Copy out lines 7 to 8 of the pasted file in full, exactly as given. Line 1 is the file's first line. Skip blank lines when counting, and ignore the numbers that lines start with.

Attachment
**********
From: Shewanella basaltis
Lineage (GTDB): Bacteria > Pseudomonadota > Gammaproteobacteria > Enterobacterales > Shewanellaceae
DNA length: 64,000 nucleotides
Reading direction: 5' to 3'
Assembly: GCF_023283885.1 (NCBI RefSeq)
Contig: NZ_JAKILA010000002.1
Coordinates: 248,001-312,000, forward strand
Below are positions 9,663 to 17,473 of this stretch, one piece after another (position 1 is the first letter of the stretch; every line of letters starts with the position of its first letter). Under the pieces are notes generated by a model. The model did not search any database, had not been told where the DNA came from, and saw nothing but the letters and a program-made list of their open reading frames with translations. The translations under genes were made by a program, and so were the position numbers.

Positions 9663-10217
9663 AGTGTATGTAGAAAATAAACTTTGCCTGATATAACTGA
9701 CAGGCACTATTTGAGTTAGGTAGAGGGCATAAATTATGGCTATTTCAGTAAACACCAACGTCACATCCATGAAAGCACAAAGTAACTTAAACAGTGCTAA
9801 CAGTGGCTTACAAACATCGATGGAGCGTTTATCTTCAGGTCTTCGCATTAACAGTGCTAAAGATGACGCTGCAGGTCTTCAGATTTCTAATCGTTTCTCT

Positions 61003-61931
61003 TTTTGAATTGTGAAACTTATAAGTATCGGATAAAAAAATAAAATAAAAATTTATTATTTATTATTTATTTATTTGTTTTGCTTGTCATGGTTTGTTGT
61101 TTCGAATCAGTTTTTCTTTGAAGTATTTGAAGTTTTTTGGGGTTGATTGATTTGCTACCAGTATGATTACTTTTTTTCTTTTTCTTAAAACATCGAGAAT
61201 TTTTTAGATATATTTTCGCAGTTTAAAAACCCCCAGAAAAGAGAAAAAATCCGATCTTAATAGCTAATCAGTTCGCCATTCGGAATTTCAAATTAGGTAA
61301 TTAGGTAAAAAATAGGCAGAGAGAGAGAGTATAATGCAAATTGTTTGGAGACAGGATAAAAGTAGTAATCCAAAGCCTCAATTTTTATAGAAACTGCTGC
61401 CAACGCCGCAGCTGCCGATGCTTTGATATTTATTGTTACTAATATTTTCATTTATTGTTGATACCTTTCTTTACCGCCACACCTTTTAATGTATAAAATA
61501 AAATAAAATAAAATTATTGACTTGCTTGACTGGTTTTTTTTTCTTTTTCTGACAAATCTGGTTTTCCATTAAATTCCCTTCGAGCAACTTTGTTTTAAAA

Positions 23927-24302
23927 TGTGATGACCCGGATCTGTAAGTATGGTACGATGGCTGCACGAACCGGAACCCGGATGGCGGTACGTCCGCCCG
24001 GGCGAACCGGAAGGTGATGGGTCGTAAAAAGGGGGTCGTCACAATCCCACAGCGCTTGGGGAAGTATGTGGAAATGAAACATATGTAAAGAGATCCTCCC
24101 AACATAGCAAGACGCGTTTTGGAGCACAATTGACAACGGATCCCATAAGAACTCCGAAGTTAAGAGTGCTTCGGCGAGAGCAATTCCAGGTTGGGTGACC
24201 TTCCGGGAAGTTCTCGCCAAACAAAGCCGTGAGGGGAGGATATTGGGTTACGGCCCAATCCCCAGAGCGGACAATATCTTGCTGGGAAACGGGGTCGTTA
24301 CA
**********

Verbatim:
Coordinates: 248,001-312,000, forward strand
Below are positions 9,663 to 17,473 of this stretch, one piece after another (position 1 is the first letter of the stretch; every line of letters starts with the position of its first letter). Under the pieces are notes generated by a model. The model did not search any database, had not been told where the DNA came from, and saw nothing but the letters and a program-made list of their open reading frames with translations. The translations under genes were made by a program, and so were the position numbers.